Manila Times columnist Rigoberto Tiglao accused Rappler of publishing wrong data on the number of Filipinos killed in the Philippine National Police's (PNP) war on drugs.
Tiglao, as expected, made his own "analysis" based on wrong information and through biased eyes. (READ MORE: Debunking lies about Rappler)
Here are the facts:
FACT 1. The first time that the PNP used "deaths under investigation" (DUI) was after the government came under attack for the killings in its war on drugs in the 2nd half of 2016. The term DUI was the PNP's way of categorizing deaths in the war on drugs that police officials could not explain because they were outside "legitimate police operations."
FACT 2. The PNP has never used DUIs in the past to classify deaths related to all crimes. It's a puzzle Tiglao does not know this.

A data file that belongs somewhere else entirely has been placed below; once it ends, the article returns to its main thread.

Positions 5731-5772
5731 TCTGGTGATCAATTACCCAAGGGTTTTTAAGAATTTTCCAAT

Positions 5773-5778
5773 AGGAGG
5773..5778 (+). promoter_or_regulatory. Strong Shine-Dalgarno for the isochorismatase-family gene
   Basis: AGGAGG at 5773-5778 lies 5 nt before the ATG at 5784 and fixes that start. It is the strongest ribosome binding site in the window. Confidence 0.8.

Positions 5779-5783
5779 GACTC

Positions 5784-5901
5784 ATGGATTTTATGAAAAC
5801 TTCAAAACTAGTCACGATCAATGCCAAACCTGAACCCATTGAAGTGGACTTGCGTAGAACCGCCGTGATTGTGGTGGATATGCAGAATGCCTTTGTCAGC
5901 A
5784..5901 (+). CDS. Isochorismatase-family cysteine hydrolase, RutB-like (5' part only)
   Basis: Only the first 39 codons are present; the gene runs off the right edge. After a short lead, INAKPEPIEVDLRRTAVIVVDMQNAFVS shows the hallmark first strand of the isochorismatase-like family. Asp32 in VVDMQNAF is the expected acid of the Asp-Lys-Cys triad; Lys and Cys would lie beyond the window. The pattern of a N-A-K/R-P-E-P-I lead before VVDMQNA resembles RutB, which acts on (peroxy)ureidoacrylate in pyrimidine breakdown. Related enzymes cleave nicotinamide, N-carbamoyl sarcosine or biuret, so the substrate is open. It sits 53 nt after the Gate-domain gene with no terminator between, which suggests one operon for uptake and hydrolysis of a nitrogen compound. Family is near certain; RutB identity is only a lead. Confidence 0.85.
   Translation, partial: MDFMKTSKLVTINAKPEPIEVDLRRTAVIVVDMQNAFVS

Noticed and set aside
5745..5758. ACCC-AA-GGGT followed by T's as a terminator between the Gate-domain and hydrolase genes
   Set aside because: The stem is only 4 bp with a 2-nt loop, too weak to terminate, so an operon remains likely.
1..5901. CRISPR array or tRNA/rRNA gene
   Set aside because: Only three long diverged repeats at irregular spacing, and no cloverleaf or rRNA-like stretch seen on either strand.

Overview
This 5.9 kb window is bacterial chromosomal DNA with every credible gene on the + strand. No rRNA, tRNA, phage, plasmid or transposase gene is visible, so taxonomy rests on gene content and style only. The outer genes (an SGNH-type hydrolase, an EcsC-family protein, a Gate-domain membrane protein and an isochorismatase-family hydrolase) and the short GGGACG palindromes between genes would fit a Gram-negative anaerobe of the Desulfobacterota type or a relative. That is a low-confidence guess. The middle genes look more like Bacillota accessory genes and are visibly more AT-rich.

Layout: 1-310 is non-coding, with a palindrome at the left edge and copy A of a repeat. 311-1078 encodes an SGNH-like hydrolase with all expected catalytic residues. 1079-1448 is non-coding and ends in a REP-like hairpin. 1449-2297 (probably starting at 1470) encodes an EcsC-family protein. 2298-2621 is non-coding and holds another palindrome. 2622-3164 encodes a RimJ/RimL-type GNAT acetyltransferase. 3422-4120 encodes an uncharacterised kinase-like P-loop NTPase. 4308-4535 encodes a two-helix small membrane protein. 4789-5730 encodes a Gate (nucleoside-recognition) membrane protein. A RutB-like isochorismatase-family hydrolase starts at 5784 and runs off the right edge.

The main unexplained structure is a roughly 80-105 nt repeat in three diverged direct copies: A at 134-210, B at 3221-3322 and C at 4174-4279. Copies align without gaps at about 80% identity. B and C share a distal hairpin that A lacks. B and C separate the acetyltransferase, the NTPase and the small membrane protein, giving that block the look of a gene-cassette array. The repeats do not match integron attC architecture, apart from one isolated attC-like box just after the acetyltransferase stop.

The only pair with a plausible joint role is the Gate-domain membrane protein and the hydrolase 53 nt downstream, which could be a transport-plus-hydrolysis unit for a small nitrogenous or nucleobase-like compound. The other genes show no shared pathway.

FACT 3. BantayKrimen.com, a database maintained by the PNP which documents individual crime incidents, does not even have a DUI category.
FACT 4. The PNP only releases total DUI numbers at any given time, without breaking them down. The DUI total sent by the PNP to media from July 1, 2016 to January 9, 2017 stood at 3,603 – a number that's much smaller than the total number of murdered individuals from July to December 2016 of BantayKrimen, which stood at 9,167.
FACT 5. DUI, based on PNP data available to the public, is obviously a subset of total murders.
FACT 6. There are many more unreported deaths in the war on drugs. We know this from the many hours that our news team has been spending on the streets, pounding the graveyard beat in the last 8 months.
Last week, the PNP apparently clarified that its DUI numbers now cover all crimes.
What the ex-journalist and Arroyo apologist Tiglao should have done was to verify this claim and do his own legwork or, if he can't, research his way through Google. But Tiglao is out to get Rappler. And that's the only explanation for his series of fake news about us. – Rappler.com